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HHS Awards Nearly $245 Million to Support Youth Mental Health and Help the Health Care Workforce Meet Families’ Mental Health Needs

Bipartisan Safer Communities Act Funding Will Help Communities Across the Country

The U.S. Department of Health and Human Services (HHS) has awarded nearly $245 million in Bipartisan Safer Communities Act funding – $185.7 million from the Substance Abuse and Mental Health Services Administration (SAMHSA) and nearly $60 million from the Health Resources and Services Administration (HRSA) – to support youth mental health, help the health care workforce address mental health needs, and fund other critical mental health supports. Addressing the mental health crisis is a top priority of the Biden-Harris Administration, as part of President Biden’s Unity Agenda. The bipartisan legislation signed into law by President Joe Biden in June provided HHS with vital resources to help children and families across the country.

“Investments from the Bipartisan Safer Communities Act will support critical programs for youth and their mental health, including school-based programs that meet children and families where they are,” said HHS Secretary Xavier Becerra. “Advancing youth mental health is a top priority for HHS and this Administration, and we’re encouraged by the continued bipartisan support of these critical programs.”

SAMHSA’s Bipartisan Safer Communities Act awards include: 

  • $73.6 million for Project Advancing Wellness and Resiliency in Education (Project AWARE) to help develop and support school-based mental health programs and services; 
  • $57.7 million in Mental Health Awareness Training grants to prepare and train school personnel, emergency first responders, law enforcement and others to recognize the signs and symptoms of mental health challenges to enable early intervention;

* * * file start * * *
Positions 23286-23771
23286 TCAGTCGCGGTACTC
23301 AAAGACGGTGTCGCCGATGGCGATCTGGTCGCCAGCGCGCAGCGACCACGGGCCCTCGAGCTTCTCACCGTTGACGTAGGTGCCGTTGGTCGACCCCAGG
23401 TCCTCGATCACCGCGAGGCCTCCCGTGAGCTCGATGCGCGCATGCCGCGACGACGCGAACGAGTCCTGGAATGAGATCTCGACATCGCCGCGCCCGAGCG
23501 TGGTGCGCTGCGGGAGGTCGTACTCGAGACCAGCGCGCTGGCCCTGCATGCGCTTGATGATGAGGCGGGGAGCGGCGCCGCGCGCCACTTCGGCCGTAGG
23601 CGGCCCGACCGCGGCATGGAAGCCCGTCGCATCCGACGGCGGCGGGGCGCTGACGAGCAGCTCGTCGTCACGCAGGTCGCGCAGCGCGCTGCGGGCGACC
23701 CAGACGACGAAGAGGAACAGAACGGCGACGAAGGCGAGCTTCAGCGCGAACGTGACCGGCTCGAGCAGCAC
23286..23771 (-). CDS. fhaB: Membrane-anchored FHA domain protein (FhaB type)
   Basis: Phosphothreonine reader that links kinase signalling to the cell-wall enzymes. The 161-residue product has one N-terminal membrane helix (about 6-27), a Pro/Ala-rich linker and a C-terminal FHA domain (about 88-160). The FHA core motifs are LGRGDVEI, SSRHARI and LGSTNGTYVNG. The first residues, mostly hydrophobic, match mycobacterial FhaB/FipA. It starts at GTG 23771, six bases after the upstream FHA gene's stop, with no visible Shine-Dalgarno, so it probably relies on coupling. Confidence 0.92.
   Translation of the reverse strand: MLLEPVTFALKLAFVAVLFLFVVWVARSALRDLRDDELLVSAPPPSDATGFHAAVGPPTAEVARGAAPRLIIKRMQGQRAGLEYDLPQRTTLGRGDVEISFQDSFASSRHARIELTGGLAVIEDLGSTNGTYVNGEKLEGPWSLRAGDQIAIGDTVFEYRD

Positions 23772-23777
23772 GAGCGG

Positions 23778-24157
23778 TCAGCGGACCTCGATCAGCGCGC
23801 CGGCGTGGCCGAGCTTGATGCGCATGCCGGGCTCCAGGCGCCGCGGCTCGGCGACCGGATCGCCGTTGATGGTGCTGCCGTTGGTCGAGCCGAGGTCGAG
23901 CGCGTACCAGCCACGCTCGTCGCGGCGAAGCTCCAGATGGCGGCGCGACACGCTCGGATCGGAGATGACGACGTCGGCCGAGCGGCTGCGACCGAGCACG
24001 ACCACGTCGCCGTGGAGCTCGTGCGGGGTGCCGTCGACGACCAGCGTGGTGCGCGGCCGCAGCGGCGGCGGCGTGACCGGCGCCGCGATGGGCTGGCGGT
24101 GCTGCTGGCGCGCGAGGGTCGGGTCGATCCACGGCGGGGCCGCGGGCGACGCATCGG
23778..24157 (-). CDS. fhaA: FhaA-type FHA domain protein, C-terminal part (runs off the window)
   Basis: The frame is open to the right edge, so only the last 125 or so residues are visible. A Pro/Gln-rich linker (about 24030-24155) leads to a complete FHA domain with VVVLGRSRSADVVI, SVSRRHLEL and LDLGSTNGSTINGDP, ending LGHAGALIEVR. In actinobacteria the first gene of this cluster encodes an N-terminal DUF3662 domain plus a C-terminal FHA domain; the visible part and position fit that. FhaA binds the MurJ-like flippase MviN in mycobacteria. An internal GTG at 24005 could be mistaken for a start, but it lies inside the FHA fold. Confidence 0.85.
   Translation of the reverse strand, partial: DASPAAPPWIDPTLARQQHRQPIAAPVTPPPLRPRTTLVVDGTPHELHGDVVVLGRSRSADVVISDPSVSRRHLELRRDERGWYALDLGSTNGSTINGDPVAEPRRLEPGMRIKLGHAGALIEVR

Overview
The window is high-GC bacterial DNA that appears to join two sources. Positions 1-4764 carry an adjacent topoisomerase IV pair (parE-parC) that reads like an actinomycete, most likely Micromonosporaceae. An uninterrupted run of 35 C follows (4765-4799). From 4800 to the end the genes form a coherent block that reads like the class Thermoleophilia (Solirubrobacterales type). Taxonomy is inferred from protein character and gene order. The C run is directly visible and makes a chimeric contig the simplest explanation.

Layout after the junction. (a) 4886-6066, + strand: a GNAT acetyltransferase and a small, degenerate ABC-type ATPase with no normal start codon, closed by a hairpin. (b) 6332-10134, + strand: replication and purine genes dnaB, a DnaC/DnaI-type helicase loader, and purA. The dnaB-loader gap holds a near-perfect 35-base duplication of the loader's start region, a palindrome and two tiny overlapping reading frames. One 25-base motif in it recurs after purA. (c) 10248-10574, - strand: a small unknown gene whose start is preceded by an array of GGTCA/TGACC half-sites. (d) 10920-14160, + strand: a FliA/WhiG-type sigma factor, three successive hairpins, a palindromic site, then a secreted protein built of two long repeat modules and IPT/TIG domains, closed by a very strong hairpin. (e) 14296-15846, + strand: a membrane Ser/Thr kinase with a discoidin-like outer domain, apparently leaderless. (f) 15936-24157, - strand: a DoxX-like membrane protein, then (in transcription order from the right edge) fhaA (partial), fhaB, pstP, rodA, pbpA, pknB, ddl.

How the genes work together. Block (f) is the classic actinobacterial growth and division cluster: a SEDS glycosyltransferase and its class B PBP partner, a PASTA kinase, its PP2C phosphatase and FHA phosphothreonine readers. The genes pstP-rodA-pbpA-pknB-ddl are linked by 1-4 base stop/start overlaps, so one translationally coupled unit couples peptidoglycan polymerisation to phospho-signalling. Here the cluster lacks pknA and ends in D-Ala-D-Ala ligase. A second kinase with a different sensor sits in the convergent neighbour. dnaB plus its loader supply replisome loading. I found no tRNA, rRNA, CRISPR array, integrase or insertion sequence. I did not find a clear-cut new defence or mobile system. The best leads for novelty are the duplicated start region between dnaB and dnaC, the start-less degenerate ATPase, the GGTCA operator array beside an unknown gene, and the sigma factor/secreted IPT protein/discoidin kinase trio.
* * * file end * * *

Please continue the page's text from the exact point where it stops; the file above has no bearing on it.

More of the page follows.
• $14.9 million for School Based Trauma-Informed Support Services and Mental Health Care for Children and Youth to increase student access to evidence-based and culturally relevant trauma support services and mental health care;
  • $19.5 million for the National Child Traumatic Stress Initiative, to improve treatment and services for children, adolescents, and families who have experienced traumatic events; and,
  • $20 million in Resiliency in Communities after Stress and Trauma grants to promote resilience and equity and prevent violence in communities that have recently faced civil unrest, community violence, and/or collective trauma. 

HRSA’s Bipartisan Safer Communities Act awards include:

  • Nearly $60 million to support the integration of mental health training into the training of primary care clinicians, with a specific focus on preparing primary care providers to treat the mental health needs of children and adolescents.

“We are all concerned about the mental health of children and young people in this country,” said Miriam E. Delphin-Rittmon, Ph.D., HHS Assistant Secretary for Mental Health and Substance Use and the leader of SAMHSA. “The additional funding for youth mental health programs provided under the Bipartisan Safer Communities Act helps SAMHSA develop and expand programs that help children, youth and their families get the support and care they need.”

“Often the first person you turn to when you or your kids need mental health support is your trusted primary care provider—yet for too long, we haven’t given those primary care providers the mental health training they need to help. With funding from the Bipartisan Safer Communities Act, the Health Resources and Services Administration is investing in making mental health a part of primary care training so that there is no wrong door when your family needs support, said Carole Johnson, HHS Administrator of HRSA.”

If you or someone you know is struggling or in crisis, help is available. Call or text 988 or chat 988lifeline.org.

Anyone seeking treatment for mental health or substance use issues should call SAMHSA’s National Helpline at 800-662-HELP (4357) or visit findtreatment.samhsa.gov.

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Content created by Substance Abuse and Mental Health Services Administration (SAMHSA)
Content last reviewed